Monday, May 27, 2013

The Saddest Acre

In honor of those who've fallen, I've decided to repost a piece I did back in 2011 on my visit to Arlington National Cemetery, and what's been called the "saddest acre." I know that the place certainly affected me. 

So I think that before you dig into that burger or crack that bottle of Bud . . . might be worthwhile taking a moment to remember what Memorial Day is supposed to be about. 

 * * * 

It’s been called the nation's saddest acre, but it is much larger, an ocean of orderly white headstones and black markers. It is also a very quiet place; you have to know where you’re going and what you’re looking for because so many people do not come here. From the parking lot, a steady river of tourists flows up the hill toward Robert E. Lee’s Arlington House where the flag always seems to fly at half-staff these days.  Many tourists take blue and white, open-air tour buses which trundle past the more famous sites: Kennedy’s grave, the Tomb of the Unknowns, the memorials to both the Challenger and Columbia astronauts. There’s a relatively new memorial dedicated to America's service-women where school kids have left notes and pictures

and there's a very nice series of exhibits detailing a quick, thumbnail history of women in the military. And, of course, there are memorials and graves: the remains of over 320,000 servicemen and women, veterans from every war and conflict in U.S. history. If you do go to Arlington National Cemetery and decide that you could do with a reminder of sacrifice that is real and immediate, then hang a left out of the visitor’s center and walk ten minutes or so down Eisenhower Drive (and get a fine view of the Air Force memorial),
past the McClellan gate rearing up on the right,

and then left down York, where they're also doing and then left down York, where they're also doing a little construction.

  There’s no mistaking Section 60, not only because it’s marked but the ground of the most recent burials is still raw and brown, and there are a lot of them. 
The awnings are a giveaway, too, because of the number of burials going on and how hot it's been in D.C. this summer. 

Down here, where the most recent graves are, the grass hasn’t grown back yet, and things are . . . freer. Arlington is orderly and pristine everywhere else, although some headstones are much more elaborate and what you’d expect from a cemetery.

Section 60, though, is different. It’s the newness for one, all that raw, brown earth and the aluminum caps that cover the freshest, empty rectangles that have yet to be filled. 

For another, this area is a little on the messy side, and that’s fine because life isn’t tidy and neither is death. Section 60 is very personal. There are pebbles on headstones and glass and bottle caps. There are pictures and balloons, fresh flowers and rubber duckies, dog tags and prayer beads, stones onto which a child has scrawled a message to his dad.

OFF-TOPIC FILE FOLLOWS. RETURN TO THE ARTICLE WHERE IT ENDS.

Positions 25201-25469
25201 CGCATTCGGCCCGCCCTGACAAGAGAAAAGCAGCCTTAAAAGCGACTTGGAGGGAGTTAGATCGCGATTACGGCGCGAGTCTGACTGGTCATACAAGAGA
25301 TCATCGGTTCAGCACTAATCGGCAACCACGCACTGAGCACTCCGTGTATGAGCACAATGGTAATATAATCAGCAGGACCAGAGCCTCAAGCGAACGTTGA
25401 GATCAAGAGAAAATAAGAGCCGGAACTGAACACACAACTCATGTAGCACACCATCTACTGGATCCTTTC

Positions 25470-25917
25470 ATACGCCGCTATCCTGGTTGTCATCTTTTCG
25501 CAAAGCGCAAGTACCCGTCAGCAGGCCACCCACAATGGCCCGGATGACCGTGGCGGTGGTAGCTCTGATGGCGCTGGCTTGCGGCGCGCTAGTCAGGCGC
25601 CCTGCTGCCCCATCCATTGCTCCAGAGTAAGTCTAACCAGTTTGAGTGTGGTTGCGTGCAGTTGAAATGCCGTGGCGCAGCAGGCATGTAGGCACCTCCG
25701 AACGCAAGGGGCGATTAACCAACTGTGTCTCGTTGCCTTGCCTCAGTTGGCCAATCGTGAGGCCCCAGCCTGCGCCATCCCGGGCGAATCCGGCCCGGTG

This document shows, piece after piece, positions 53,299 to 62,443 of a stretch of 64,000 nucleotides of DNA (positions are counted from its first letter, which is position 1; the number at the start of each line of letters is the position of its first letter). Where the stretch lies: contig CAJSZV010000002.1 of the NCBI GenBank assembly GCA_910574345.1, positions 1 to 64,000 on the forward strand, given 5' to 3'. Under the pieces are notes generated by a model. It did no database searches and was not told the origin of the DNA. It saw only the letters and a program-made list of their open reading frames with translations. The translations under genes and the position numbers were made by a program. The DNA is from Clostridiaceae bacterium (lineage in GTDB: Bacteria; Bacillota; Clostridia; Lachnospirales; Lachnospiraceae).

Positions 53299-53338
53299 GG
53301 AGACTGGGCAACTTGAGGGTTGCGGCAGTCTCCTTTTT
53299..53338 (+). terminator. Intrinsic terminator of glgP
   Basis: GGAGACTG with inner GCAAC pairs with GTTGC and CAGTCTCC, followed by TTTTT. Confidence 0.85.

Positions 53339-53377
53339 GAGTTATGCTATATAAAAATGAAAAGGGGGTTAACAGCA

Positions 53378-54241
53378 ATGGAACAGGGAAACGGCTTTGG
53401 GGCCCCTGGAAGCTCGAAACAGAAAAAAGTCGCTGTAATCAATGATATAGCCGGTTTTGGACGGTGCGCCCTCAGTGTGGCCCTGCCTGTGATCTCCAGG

And there are mourners. I couldn’t bring myself to photograph them in their grief because that felt like an invasion. Stephen Crowley did a fine series for the New York Times that's worth your time.  One thing I noticed: a lot of the guys who visited squatted down and then covered their mouths. I don’t know why that is. I imagined that maybe they were holding something back—maybe a sob or a scream. I got pretty emotional, so I can only imagine the horror, pain, and grief someone must feel when visiting a son or brother, a buddy or childhood friend. A few of the headstones gave me pause, too, the larger ones which mark where those killed on the same day or in the same operation or vehicle rest. They’re a little weird—I’m not criticizing; I’m just saying—because you read everything from helicopter mishap to helicopter crash and you have to wonder what the hell’s the difference. The end is the same. There are other remains here, too: soldiers who served in Vietnam and Korea, WWII.  Maybe it's to save space, but those who died together or served in the same outfit are memorialized together, as with this cluster of black temp markers.
Having read stories of people who visit and read poetry and books to the dead . . . I used to think that was just a little bit strange. But I spent a fair amount of time in Section 60 and leaving was very hard just as writing this is tough, too. I don’t know any of those people. Or, maybe, I did and do. Maybe there’s a man or woman I saw during my time in the Air Force, someone who served during Desert Storm and went on to serve during OED (Operation Enduring Freedom/Iraq) or OND (New Dawn in Afghanistan). Lingering and getting choked up then—and at this moment—seems so small, not even the least I can do because nothing will ever be enough. This is one debt that can’t be repaid. You can only be respectful and allow yourself to remember that Arlington isn’t just about history. Arlington is very much in the now: this hour, this moment, the minute that just went and the day yet to come.

So, next time you’re in D.C., do yourself a favor. Go pay your respects to the best dad, the world’s greatest mom, the most beloved husband, the most treasured wife, the bravest daughter, the most courageous son. Take a couple seconds or a good hour. Next time you read about something like those troops killed in Afghanistan a few days ago or hear about a kid from your town who died, take some time to reflect. Because life is precious; the times of our lives are valuable and so fleeting—and theirs, on this earth, are done.


Jordan Dane said...

Well done. Beautiful. Thanks for remembering.

Ilsa said...

Thanks, kiddo.